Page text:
A lot of people were surprised by Google’s announcement that it will be killing off Google Reader in a few months’ time, but the vast majority of we users were baffled by the fuss around a product they’d never heard of.
For those who remain uninitiated, Google Reader allowed people to build up a list of blogs and news sources they wanted to follow and then aggregated their headlines in an easy to manage dashboard.
It was great if you put the time and effort into managing all the feeds you wanted, or didn’t want to see, showing up.
Of course, if you didn’t want to do that, you’d be forgiven for thinking that the loss of a service you weren’t interested in won’t impact you.
But the truth is, Google Reader was the driving force for a lot of the best websites around.
Don’t believe me? Just check out the kinds of people who are complaining about its forthcoming demise.
Among them, you’ll find some of the most influential bloggers, journalists and content curators of the digital age.
They’re unhappy because they’re losing one of the most powerful tools they had at their disposal.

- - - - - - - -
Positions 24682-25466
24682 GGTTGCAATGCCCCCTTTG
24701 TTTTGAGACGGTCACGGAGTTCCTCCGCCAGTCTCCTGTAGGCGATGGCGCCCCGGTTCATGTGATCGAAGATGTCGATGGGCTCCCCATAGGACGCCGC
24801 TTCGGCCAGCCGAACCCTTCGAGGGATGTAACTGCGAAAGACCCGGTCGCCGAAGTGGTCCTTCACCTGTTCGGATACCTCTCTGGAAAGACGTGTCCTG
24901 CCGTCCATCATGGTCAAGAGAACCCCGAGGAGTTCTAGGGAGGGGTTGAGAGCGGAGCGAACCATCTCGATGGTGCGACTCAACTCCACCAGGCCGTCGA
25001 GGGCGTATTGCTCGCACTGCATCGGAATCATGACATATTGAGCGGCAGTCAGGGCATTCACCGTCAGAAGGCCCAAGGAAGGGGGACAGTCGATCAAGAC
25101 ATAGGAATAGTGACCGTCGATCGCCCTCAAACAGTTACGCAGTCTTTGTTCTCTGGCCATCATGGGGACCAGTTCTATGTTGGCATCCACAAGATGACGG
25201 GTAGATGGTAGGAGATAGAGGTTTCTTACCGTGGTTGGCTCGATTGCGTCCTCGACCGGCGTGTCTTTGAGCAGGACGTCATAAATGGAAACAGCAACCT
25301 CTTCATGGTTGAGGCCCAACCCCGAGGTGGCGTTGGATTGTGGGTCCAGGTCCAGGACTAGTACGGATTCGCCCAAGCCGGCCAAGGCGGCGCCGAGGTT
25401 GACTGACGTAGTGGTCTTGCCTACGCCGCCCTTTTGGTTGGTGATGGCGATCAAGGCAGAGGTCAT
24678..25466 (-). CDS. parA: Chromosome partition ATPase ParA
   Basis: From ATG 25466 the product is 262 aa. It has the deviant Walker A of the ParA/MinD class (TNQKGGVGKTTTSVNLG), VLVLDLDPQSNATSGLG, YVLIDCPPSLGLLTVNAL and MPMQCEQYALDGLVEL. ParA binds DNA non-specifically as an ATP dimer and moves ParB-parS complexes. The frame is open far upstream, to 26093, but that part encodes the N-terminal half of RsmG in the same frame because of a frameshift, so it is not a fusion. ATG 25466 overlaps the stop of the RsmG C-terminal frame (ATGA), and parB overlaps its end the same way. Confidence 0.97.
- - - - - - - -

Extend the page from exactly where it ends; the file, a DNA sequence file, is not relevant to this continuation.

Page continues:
The bloggers and journalists will be without one of their main sources of non-mainstream news – the kind of thing that slips under the radar if you’re not looking for it specifically.
Content curators, meanwhile, used the service to distill the web’s most interesting content and then spread it to their loyal followers and readers.
The upshot for non-Google Reader users was that they still got all the benefits of the service, but didn’t really know what was happening.
So although the immediate impact of Google closing down its feed reader will seem limited, ultimately it could have a significant impact on the way information is shared on the web.
Alternatives exist, of course, but the reason this particular service was so admired by its users was that it was by far and away the best at what it did.
In fact, its dominance meant many competing services, unable to gain the traction they needed, went to the wall.
Google Reader will breathe its last on July 1st 2012 and although the gap it leaves will be filled eventually it will take a while.
Don’t be surprised if the web feels a little emptier in a few months’ time.
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